Sie sind auf Seite 1von 13

EDA3046 Exam Oct/Nov 2011

Section A

Question 1
ANSWERS:

1.1) 2

1.2) 4

1.3) 2

1.4)3

1.5) 2

1.6) 1

1.7) 3

1.8) 2

1.9) 2

1.10) 4
(10)

. A dictionary definition described the environment long ago as surrounding.


Environment can also be defined as the surroundings or conditions in which a
person, animal, or plant lives or operate. Various authors have made holistic
representations of the environment. The environment is more than just nature.
Everything around us is part of our environment (dams, savannas, tarred roads,
schools, mines, art festivals, cultivated fields, rock formations and human
fellowship). We must decide how important it is for us to conserve it.

Environment is described as the aggregate of surrounding things, conditions or


influences ...the state of being environed. The verb environ can be described as
to form a circle or ring around. The circle or ring includes everything around us
for example: nature, political, social, economic, biophysical, ethical, cultural,
agricultural, and aesthetic phenomena.

The space created by personalities influences perceptions, attitudes and


behaviour in the environment. Aggression, love, helpfulness et cetera influence
peoples attitudes towards the environment and others. The environment is not
just nature.
3.1) Values

a) Ethical rules
We should always behave towards the environment in a way that
satisfies our own needs.
We should always behave towards the environment in a way that
satisfies the needs of other people.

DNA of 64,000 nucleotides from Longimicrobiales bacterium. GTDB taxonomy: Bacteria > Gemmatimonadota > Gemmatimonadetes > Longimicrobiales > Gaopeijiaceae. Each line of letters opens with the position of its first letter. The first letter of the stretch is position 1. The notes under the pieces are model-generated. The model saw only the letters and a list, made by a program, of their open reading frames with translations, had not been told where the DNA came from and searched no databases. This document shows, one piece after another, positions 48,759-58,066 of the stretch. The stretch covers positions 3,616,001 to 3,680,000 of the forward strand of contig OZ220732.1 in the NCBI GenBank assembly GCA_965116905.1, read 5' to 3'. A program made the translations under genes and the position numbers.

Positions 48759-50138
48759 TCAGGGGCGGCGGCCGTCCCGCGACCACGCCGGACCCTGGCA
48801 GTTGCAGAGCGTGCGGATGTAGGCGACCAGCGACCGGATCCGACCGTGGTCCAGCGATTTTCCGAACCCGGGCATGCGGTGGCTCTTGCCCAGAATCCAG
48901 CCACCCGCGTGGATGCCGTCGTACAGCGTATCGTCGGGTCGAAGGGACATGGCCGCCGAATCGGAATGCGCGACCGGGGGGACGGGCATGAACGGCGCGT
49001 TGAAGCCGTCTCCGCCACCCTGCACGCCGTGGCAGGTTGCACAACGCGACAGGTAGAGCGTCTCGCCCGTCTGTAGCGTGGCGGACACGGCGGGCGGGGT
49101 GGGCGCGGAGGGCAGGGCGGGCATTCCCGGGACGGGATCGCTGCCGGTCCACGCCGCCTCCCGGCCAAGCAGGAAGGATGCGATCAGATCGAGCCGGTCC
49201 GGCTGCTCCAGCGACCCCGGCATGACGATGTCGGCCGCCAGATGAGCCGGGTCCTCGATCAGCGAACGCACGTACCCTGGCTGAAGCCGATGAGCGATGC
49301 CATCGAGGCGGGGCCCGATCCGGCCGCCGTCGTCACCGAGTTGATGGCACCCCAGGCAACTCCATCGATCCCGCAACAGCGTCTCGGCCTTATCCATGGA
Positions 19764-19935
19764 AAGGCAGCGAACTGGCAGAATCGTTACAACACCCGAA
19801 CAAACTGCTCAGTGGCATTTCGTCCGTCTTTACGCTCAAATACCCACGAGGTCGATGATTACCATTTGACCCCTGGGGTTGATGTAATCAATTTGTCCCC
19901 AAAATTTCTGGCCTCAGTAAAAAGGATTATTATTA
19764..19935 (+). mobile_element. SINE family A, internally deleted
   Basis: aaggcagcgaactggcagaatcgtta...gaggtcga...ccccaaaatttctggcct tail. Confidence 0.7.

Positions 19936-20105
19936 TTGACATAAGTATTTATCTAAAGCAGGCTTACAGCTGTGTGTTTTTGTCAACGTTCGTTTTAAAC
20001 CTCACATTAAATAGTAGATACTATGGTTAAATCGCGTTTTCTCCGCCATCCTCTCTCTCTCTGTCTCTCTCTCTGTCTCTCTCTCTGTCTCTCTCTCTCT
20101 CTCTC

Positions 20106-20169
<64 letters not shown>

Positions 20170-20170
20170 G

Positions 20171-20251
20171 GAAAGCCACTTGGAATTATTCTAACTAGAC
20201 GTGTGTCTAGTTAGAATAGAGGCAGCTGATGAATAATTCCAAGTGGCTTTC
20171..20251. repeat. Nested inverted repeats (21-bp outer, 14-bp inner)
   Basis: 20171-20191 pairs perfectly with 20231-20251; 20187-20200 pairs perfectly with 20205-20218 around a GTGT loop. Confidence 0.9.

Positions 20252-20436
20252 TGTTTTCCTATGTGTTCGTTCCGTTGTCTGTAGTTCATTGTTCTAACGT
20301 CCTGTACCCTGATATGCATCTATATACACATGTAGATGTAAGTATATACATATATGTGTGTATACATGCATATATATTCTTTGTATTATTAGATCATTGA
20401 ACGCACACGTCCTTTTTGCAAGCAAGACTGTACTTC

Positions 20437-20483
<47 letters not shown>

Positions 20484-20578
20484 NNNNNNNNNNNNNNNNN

In our treatment of the environment, we should always consider the
needs of future generations.
We should always treat the environment in a way that the needs of
species other than humans are satisfied.
Adequate nutrition, hygiene, a safe habitat, shelter and medical care
are basic requirements for need satisfaction.
Satisfaction of the needs of other species, populations and ecosystems
should not interfere with the satisfaction of basic human needs.

b) Ecological rules
The use of exhaustible resources should be stopped entirely.
We should not harvest more agricultural products and other products
from an ecosystem than the ecosystem can produce.
We should not tax ecosystems that process waste products naturally
beyond their capacity.
The production of waste products that are harmful to life, such as
nuclear waste, should be prohibited.
Industrial activities should not be permitted in places where they
interfere with human needs.
We should conserve as many kinds of organisms as possible, but not
artificially.
We should manage technological systems carefully and only replace
them if we find another system that is more economical in terms of
materials, energy and space.
Ecosystems should be continuously monitored.
Population growth should be limited.

c) Social rules
Economic policy should give guidelines for preserving the quality of
the environment
The per capita consumption of resources should be reduced, that is,
each individual should use less of the scarce resources.
Prices should reflect ecological realities. In other words, products that
are unfriendly to the environment should be more expensive than